I’ll admit I cringed when my first ebook publisher wanted to call my stories “senior romances.” After all, do they still call it that in our October Years---when sixty and seventy describes us? And even it they do, what kind of seventy-plus guy would claim to do “romances”? These books of mine aren’t about muscular Alpha Males cavorting across a book cover in a torn shirt, swooping up a seductive maiden. My tired Beta Males are more likely stumbling toward a late-life connection, resurrecting adolescent memories they had set aside decades before. So from the beginning I set aside the “romance” label and settled for calling them “relational stories.”
Yet, call them what you will, relationships---both casual and deeply personal---are the stuff of life. When they are absent or injured we suffer. We’ve all been there. It’s not a feel-good time. Beyond that, relationships are also the stuff of a good story. So why be embarrassed about writing something that everyone can relate to? Would it be more authentic to focus instead on fantasy or vampires and zombies, spy thrillers or who-dun-its---none of which are part of my personal experience? (Well, I did know this girl once---but that's another story.)
Each of us, based on our own unique experience, knows how complicated, even intimidating, that “relation seeking” process can be. For the October friends I write about it is all that and more. After all, they and their world have changed dramatically since their hormonally-driven first time. Along the way they have learned an important truth---everything looks different through October eyes. Yet, though the world may appear different, they are seeking to fill the same existential void and find the same affirming affirmation they went looking for as teenagers.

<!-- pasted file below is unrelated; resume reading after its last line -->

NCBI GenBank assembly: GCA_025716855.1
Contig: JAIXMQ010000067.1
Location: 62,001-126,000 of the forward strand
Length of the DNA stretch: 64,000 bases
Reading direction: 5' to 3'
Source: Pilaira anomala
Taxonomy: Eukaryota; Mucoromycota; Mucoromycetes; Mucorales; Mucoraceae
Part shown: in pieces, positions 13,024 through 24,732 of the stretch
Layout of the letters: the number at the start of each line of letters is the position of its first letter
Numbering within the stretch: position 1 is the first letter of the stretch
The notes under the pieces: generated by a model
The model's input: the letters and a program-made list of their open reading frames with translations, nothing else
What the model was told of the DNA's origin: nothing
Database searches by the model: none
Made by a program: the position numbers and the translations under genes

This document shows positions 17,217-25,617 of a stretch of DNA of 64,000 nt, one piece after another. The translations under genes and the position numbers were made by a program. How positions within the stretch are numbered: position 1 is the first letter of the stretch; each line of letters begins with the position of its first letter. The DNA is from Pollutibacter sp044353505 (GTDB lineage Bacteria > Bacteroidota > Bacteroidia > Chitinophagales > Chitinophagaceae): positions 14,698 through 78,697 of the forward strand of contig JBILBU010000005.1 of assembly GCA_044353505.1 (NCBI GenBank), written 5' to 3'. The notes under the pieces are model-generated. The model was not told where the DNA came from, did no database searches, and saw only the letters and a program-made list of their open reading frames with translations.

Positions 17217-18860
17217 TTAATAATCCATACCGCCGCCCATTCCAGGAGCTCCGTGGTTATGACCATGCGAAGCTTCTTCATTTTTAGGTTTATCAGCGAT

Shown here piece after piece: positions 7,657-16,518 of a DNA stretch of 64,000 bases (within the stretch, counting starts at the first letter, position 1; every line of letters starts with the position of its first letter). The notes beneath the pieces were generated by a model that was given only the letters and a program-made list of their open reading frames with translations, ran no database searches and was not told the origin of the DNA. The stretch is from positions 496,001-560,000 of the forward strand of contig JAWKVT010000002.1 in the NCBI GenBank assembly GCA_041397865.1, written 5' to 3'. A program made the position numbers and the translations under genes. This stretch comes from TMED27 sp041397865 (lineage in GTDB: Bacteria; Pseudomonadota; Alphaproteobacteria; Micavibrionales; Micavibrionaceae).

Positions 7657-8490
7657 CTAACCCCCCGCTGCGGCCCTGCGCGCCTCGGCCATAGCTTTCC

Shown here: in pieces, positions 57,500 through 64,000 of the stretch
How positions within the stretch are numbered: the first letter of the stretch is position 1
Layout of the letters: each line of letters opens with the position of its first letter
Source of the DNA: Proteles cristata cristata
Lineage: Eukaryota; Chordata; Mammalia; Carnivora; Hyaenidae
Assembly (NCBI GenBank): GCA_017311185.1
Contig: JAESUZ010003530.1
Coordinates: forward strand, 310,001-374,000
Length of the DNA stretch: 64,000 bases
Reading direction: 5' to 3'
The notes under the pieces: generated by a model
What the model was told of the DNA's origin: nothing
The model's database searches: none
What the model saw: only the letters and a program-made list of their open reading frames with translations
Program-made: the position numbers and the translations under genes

But even with a new label, it took a while to move beyond the self-induced embarrassment of writing relational stories---to accept that relational episodes are an elemental part of life. More than that, it turns out they are highly relatable. We read a vivid fantasy, a murder mystery, or time-travel adventure to escape the ordinary---a perfectly valid reason. A relational story, on the other hand, will probably include recognizable snippets of our own lives. That’s what I enjoy the most---creating stories about good people in need, hoping for the relationship that will help them heal.
Of necessity, that process has me asking questions I’ve seldom considered before. It’s not enough to relate how two individuals---an uncoupled couple---manage to find each other. I must create a personal story for each of them---one that explains why they are alone, why they want another relationship, and what kind of “someone” it would take to make that happen?
Each “fact” of their story must be plausible and consistent. And, of course, along the way I must imagine, and bring into being, the appropriate obstacles---real, yet surmountable---to place in their way. A story with no obstacles is boring, not really a story at all. It is the “overcoming” that makes the result worthwhile.
Fiction is a favored form of escapism for both readers and writers. Truth to tell, a storyteller like myself, relating life-like relationship stories, is apt to be focusing on the very thing the escapist is hoping to escape. In that case, I can probably scratch that potential part of my audience. And the rest of those fiction readers? How many of them are looking to curl up with an October Years relationship tale ---especially one that addresses head-on the challenges that come with that territory?
Pretty smart of me, eh? Staking my claim in the tiniest sliver of the whole darn market.